There’s no getting around it, John Carter of Mars is a bad movie. Like many science fiction fans, I was at least somewhat hopeful that the director of Wall-E would do justice to Edgar Rice Burroughs’ work and make a cool movie. Here’s the problem with doing that sort of work: the Barsoom novels cannot ever be classified as “high” literature. They’re pulp sci-fi, with maybe some broad social commentary thrown in. There no 1984s or Game of Thrones among that series of novels, and so, no director is going to be making a 2001 out of them. But, I love those sorts of works, because they give the writer, director, screenwriter, etc. an opportunity to walk a line between the classic, zany tropes of bad movies (think something that might appear on Mystery Science Theatre) and making something polished, that looks cool, has a good script behind it, and maintains a healthy sense of humor about the subject matter. This type of movie almost never does well when it takes itself too seriously.
Wow, writing all that out makes it sound a lot harder than it does in my mind. For an example, I think I reach immediately for things like Hellboy and the first couple of X-Men movies. These are not Oscar caliber movies we’re talking about, but they can still elicit emotions, draw you into the story, and, especially if you’re me, they can make you want to watch them multiple times and not get tired of them. The type of movie that fails to secure itself on the sword’s edge of this zany fantasy-solid movie balance ends up as either kitsch or just a bad, bad, no good movie, the type of productions ending up with zero scores on Rotten Tomatoes. I had real hope for this one, because Michael Chabon had a hand in the script. The Amazing Adventures of Cavalier and Klay and The Yiddish Policemen’s Union are great examples of books that manage to push all the right sci-fi/mystery genre buttons but still be well-written, and highly readable. I guess what I was hoping for in John Carter was a movie epitomizing those qualities.
(Sidenote: for a pretty good interview in which Chabon discusses his relationship with genre writing in general, see here).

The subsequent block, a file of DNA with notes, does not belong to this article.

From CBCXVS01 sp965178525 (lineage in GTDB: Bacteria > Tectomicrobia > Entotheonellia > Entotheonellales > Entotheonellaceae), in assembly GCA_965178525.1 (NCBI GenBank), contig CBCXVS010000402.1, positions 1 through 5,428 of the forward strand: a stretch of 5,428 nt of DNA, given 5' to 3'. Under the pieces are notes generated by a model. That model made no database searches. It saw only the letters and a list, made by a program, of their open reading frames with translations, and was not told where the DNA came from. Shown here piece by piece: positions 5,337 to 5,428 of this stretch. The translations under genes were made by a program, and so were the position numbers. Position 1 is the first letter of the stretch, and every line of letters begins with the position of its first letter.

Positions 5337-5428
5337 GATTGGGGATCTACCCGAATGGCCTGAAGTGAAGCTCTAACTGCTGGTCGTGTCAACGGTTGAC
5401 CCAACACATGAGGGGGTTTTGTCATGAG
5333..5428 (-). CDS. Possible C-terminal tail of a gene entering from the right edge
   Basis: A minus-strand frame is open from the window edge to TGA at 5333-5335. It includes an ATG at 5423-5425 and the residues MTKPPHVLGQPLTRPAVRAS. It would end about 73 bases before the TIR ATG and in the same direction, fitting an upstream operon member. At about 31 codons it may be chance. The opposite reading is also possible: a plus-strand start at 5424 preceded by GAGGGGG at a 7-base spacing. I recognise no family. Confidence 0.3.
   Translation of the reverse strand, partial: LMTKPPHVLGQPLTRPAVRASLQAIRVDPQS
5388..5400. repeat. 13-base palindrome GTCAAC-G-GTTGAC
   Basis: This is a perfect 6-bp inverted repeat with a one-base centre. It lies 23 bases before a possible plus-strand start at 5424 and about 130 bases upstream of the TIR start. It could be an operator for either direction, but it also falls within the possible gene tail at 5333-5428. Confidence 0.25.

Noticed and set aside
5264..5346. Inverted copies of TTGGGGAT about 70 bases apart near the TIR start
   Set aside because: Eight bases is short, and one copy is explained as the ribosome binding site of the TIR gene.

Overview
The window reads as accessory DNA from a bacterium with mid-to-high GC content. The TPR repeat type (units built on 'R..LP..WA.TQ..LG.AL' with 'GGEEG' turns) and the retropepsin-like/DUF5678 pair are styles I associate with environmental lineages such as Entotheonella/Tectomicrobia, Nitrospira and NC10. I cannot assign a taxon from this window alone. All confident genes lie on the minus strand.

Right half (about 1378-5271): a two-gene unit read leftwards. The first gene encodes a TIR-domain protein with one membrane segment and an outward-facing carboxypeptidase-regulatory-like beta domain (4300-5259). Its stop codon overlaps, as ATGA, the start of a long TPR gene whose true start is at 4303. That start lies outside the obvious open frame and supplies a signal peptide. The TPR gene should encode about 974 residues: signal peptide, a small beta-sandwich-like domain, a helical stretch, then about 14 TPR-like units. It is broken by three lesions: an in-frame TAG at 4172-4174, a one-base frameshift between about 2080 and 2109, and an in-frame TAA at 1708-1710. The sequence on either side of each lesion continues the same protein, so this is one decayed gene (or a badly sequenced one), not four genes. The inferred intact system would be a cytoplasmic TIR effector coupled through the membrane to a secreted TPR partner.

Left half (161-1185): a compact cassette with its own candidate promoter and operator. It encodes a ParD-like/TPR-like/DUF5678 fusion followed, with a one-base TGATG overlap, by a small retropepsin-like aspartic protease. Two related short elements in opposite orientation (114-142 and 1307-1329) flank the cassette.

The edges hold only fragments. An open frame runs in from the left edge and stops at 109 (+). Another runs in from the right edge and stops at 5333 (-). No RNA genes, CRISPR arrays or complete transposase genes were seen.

My criticism of JC seems to have high-jacked this post, but lemme tell ya what, I had an excellent time seeing this movie in the theater. As soon as we figured out what this movie was going to be (a kitsch-fest filled with sweeping cliches, silly-looking creatures, and lots of sexual tension between JC and the sexy alien princess), which took all of 10 minutes, if that, my friends and I spent the hour and a half plus stifling laughter – which always just makes you laugh even harder – and whispering our jabs at the poor strange-looking dog thing and JC’s moody Abercrombie and Fitch face to one another. We’re not all Mike Nelson, but we’ve known each other long enough to know how to make each other laugh. I always feel somewhat bad when this happens; what if there’s someone in the theater who is actually enjoying this, and wishes we would pipe down so she could hear the pithy dialogue? It seems impossible to me, and probably to the other people who started doing the same thing all over the darkened theater, but what if? I try to be aware of how my behavior affects others, but ultimately in movies like this, if I had been too worried about the hypothetical other people being hypothetically annoyed by my friends and I, I wouldn’t have had any fun. My friends are very good at advising me to give less shits about what other people think about me, and this time I decided to take their advice. In the movie itself, only James Purefoy seemed to be having any fun, and for me he stole the movie from the entire rest of the cast put together. I didn’t want to be moody, broody John Carter, when it feels so much better to be
A couple weeks ago, not even thinking about it, I told my roommates that, if I had a ton of disposable income and no debt, I’d happily go see every single movie, every damn bad terrible one, just to have a good time laughing at the bad ones. I’m going to see Ghostrider: Spirit of Vengeance tonight, and eating barbeque before hand (almost wrote “before ham,” that’s how excited I am) and boy am I looking forward to it.